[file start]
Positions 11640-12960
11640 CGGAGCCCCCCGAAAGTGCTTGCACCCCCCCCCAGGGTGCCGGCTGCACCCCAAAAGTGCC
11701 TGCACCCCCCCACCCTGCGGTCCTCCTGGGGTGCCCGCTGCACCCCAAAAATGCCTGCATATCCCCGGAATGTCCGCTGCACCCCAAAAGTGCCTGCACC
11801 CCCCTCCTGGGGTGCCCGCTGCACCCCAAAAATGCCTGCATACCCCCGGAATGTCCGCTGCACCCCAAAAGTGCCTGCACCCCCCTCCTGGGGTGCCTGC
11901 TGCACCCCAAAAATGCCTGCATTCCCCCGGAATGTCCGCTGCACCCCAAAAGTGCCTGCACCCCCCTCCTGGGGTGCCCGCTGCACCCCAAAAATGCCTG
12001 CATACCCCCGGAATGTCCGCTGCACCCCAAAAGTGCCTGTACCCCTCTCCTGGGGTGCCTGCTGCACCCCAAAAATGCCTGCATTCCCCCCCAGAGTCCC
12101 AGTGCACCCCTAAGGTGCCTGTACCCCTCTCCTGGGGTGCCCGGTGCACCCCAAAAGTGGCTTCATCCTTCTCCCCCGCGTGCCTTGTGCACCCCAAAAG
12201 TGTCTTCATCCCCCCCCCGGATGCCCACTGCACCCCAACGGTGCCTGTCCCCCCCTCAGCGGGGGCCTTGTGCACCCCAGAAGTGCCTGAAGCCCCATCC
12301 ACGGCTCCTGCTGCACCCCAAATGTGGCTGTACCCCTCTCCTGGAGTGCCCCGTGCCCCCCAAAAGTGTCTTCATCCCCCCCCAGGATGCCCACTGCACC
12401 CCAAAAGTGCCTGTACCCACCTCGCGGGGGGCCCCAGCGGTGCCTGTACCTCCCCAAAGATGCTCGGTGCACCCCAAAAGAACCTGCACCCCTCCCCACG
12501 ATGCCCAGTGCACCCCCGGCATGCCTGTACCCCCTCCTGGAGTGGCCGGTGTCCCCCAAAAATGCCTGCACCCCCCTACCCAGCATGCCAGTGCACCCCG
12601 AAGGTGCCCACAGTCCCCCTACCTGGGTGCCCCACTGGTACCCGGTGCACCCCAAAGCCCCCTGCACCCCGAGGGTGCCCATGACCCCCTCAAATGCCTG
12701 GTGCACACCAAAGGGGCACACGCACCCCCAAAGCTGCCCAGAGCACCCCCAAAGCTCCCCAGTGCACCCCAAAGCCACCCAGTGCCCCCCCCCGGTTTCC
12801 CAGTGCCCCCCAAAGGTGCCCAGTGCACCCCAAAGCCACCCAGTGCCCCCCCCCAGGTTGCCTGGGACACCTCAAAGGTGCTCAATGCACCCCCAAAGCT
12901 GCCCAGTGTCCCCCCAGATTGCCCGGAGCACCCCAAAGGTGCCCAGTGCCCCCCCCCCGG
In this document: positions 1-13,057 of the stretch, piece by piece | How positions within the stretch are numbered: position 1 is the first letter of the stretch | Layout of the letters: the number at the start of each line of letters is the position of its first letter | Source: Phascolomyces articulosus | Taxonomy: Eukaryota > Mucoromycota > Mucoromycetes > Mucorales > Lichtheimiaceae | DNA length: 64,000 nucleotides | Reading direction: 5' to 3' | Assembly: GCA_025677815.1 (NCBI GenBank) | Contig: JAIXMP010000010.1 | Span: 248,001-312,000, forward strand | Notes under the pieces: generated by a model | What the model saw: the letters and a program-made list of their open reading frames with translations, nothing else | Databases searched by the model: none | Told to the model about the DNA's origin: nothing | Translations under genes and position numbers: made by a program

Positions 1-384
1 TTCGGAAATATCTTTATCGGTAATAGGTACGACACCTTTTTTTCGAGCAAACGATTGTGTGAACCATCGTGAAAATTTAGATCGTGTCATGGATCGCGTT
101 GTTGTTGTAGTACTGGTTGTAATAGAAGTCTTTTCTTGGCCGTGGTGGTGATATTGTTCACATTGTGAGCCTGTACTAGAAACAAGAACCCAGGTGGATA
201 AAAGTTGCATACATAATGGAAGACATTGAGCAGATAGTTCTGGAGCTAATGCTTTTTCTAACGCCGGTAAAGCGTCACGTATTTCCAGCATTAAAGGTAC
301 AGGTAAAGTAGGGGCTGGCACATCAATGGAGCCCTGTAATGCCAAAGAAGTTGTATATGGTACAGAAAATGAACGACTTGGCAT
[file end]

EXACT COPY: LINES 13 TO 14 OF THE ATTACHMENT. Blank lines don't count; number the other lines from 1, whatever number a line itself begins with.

12701 GTGCACACCAAAGGGGCACACGCACCCCCAAAGCTGCCCAGAGCACCCCCAAAGCTCCCCAGTGCACCCCAAAGCCACCCAGTGCCCCCCCCCGGTTTCC
12801 CAGTGCCCCCCAAAGGTGCCCAGTGCACCCCAAAGCCACCCAGTGCCCCCCCCCAGGTTGCCTGGGACACCTCAAAGGTGCTCAATGCACCCCCAAAGCT